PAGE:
Here’s the best way to limit the risk of ‘widespread’ hurricane damage

Here’s the best way to limit the risk of ‘widespread’ hurricane damage

  • Hurricanes Irma and Harvey show how vulnerable the coasts are to widespread damage from hurricanes.
  • The National Flood Insurance Program increases that risk as it offers subsidies to home owners, encouraging development in flood zones.
  • While Congress will be under pressure to increase funding now, it’s high time to end the program.

In the aftermath of Hurricane Harvey, various armchair quarterbacks were quick to blame Houston’s lack of zoning laws—rather than the 50 inches of rain that inundated the area— for the unprecedented flooding.

Perhaps Hurricane Irma—which just ripped through Florida—will help focus attention on a bigger reason the East and Gulf coasts are prone to widespread storm damage: the National Flood Insurance Program.

Truth be told, no amount of government zoning and urban planning could have prevented the flooding caused by Hurricane Harvey. But the damage might have been less widespread, in both the Texas Gulf and Florida, if the government didn’t subsidize flood insurance, which encourages building in low-lying areas.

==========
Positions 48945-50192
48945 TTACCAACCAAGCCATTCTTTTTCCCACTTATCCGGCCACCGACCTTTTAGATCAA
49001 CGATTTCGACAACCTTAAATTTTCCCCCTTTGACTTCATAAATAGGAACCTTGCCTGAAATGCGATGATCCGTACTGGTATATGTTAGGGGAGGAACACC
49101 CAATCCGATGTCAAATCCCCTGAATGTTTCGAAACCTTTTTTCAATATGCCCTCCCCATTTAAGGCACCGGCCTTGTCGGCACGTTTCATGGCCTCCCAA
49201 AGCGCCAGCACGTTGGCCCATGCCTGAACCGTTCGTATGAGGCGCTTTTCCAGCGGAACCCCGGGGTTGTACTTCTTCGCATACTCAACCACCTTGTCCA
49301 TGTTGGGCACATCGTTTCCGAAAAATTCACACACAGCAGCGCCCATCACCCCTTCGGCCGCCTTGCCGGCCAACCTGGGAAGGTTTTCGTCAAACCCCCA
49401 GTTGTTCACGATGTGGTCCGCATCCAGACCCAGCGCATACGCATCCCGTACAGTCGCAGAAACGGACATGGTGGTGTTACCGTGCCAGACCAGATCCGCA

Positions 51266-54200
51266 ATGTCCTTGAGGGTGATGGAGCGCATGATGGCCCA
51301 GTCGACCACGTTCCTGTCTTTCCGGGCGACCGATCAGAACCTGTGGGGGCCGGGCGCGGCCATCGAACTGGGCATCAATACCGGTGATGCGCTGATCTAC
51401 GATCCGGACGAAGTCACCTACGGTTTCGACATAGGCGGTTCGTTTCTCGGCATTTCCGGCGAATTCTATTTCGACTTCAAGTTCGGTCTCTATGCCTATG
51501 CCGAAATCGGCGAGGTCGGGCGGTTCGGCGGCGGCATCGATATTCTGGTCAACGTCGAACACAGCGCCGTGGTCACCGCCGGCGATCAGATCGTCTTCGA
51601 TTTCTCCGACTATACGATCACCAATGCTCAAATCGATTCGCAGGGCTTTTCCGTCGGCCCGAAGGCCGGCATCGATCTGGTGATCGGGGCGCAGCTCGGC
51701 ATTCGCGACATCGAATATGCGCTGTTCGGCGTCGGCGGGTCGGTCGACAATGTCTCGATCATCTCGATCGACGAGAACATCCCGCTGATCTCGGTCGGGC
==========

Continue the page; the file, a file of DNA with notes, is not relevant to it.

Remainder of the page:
Houston is unique because it’s the largest U.S. city without traditional zoning laws limiting development. And development continues to boom, with a 23 percent increase in the population since the last record flood from tropical storm Allison in 2001.

Critics of Houston’s laissez faire development model claim the additional buildings and pavement decrease the ability of the ground to absorb water, creating the runoff that caused the flooding. While additional pavement undoubtedly increases the amount of impervious surface, there is nothing unique about Houston’s lack of zoning that made the flooding any worse than a government planned city would have experienced.

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